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Mitochondrial dysfunction and DNA damage in the context of pathogenesis of atherosclerosis

NewsRx Cardiovascular Daily

2020 JUL 06 (NewsRx) -- By a News Reporter-Staff News Editor at NewsRx Cardiovascular Daily -- Researchers detail new data in atherosclerosis. According to news originating from St. Petersburg, Russia, by NewsRx editors, the research stated, “Atherosclerosis is a multifactorial disease of the cardiovascular system associated with aging, inflammation, and oxidative stress. An important role in the development of atherosclerosis play elevated plasma lipoproteins.”

Financial supporters for this research include Russian Humanitarian Foundation.

Our news correspondents obtained a quote from the research from St. Petersburg State University: “A number of external factors (smoking, diabetes, infections) can also contribute to the development of the disease. For a long time, atherosclerosis remains asymptomatic, therefore, the search for early markers of the disease is critical for the timely management and better outcomes for patients. Mitochondrial dysfunction and mitochondrial DNA (mtDNA) damage appear to connect different aspects of atherosclerosis pathogenesis. To date, multiple lines of research have demonstrated the strong association of mitochondrial dysfunction with the development of various human diseases. Therapies aimed at restoring the mitochondrial function are being actively developed, and are expected to broaden the therapeutic possibilities for several chronic human diseases. The development of such therapies depends on our understanding of the functional roles of different mtDNA variants associated with one or another disorder, and the molecular mechanisms linking mitochondrial dysfunction with a given pathological feature. These questions are, however, challenging and require future intensive research. This review summarizes the recent studies and describes the central processes of the development of atherosclerosis, and shows their relationship with mitochondrial dysfunction.”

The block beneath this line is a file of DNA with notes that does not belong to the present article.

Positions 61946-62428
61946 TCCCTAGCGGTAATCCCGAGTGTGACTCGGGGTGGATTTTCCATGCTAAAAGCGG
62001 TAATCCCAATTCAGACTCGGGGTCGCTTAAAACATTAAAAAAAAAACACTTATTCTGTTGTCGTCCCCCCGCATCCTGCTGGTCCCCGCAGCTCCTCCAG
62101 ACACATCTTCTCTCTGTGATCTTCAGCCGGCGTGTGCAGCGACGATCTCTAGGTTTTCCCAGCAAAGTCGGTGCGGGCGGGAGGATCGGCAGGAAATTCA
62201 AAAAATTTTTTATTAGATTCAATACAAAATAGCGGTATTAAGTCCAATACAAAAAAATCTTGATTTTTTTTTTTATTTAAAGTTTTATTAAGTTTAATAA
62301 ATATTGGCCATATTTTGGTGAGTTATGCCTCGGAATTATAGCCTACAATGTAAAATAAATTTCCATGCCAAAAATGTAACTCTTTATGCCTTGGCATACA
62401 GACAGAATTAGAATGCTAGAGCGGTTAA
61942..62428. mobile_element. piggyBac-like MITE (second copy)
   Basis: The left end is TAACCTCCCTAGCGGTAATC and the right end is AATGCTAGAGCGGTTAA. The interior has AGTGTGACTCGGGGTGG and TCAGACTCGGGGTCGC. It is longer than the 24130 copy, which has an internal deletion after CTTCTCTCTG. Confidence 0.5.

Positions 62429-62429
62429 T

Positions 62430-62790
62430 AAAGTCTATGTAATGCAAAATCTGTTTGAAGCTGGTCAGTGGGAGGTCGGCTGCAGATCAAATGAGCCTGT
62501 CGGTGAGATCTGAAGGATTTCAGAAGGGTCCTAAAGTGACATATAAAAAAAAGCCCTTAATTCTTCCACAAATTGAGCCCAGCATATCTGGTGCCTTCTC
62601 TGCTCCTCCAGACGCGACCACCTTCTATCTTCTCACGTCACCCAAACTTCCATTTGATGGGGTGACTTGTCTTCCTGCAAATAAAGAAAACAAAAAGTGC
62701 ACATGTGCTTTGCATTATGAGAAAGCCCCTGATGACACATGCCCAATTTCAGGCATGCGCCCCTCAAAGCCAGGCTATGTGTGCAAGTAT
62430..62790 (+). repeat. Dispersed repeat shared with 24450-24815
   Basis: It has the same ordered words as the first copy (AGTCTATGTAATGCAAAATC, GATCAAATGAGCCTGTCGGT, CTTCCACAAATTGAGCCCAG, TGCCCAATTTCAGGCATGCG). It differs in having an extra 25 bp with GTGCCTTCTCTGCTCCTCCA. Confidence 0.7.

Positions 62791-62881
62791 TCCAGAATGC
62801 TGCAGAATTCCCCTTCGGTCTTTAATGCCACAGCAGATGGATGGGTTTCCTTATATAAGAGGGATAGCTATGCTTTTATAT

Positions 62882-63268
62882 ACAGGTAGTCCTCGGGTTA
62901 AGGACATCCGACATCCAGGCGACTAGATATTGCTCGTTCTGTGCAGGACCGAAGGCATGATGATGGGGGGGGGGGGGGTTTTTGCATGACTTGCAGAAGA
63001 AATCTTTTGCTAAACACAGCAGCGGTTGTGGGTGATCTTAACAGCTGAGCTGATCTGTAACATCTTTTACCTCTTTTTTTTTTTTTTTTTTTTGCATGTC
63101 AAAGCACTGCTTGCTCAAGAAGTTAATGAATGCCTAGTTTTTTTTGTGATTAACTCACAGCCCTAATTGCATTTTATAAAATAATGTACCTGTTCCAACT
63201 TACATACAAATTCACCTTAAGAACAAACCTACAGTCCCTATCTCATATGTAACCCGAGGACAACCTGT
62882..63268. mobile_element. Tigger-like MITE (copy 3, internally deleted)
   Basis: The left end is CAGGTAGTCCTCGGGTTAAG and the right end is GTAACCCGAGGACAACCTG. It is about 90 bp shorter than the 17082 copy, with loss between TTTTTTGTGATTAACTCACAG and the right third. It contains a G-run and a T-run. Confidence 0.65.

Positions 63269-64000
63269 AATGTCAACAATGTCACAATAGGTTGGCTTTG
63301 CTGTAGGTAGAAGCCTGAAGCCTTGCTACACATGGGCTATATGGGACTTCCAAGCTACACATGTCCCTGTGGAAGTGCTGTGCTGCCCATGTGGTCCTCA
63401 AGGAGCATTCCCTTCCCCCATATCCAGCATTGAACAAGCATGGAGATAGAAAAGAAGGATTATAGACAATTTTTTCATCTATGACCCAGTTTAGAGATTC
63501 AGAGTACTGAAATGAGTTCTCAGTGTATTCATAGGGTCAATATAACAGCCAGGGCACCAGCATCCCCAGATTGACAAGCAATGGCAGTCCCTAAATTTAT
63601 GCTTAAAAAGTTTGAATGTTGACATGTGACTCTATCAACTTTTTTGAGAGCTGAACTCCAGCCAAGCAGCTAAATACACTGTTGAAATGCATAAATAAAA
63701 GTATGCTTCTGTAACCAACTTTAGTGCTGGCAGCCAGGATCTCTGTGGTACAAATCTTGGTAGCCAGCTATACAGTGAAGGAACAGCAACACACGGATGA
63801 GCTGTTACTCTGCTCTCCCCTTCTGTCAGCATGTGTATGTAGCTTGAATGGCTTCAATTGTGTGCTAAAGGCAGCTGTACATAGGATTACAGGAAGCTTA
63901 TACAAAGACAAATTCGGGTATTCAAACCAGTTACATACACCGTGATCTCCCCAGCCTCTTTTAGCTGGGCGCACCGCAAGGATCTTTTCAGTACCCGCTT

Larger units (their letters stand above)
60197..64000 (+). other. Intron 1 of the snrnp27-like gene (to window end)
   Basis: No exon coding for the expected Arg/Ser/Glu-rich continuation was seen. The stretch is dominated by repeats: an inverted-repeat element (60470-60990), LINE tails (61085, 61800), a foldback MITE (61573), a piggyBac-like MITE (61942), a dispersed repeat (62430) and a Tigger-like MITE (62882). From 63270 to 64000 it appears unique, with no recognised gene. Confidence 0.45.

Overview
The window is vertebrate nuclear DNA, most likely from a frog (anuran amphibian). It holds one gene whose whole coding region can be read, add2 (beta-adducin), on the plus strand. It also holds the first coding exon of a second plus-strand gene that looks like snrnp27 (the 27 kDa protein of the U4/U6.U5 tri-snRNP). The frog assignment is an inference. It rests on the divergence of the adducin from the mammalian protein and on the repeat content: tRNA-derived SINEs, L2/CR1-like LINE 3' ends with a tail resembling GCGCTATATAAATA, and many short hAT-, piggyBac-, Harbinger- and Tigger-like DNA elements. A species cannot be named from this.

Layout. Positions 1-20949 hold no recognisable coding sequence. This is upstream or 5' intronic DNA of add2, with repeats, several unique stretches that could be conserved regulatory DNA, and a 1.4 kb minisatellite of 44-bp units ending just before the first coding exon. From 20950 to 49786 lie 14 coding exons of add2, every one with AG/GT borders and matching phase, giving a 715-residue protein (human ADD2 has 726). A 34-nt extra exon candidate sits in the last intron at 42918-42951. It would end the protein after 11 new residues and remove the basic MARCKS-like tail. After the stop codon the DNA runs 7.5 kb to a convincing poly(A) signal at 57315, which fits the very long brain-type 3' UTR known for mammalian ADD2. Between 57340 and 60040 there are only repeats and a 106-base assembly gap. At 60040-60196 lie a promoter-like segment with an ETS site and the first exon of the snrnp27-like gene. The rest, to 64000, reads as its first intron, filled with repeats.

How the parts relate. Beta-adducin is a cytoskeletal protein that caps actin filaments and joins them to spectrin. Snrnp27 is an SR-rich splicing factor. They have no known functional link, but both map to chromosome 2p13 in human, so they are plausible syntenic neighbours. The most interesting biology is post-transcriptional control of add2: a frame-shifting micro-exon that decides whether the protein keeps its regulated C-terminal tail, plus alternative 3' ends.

According to the news reporters, the research concluded: “One of the promising therapeutic approaches for future atherosclerosis treatments is the use of mitochondria-targeted antioxidants. Future studies should focus on characterizing the mechanisms of mitochondrial involvement in cardiovascular pathologies to better direct the search for novel therapies.”

For more information on this research see: Mitochondrial Dysfunction and DNA Damage in the Context of Pathogenesis of Atherosclerosis. Biomedicines, 2020,8(166):166. (Biomedicines - http://www.mdpi.com/journal/biomedicines). The publisher for Biomedicines is MDPI AG.

A free version of this journal article is available at https://doi.org/10.3390/biomedicines8060166.

Our news editors report that more information may be obtained by contacting Taisiia Shemiakova, Institute of Translational Biomedicine, St. Petersburg State University, 199034 St. Petersburg, Russia. Additional authors for this research include Ekaterina Ivanova, Andrey V. Grechko, Elena V. Gerasimova, Igor A. Sobenin, Alexander N. Orekhov.

(Our reports deliver fact-based news of research and discoveries from around the world.)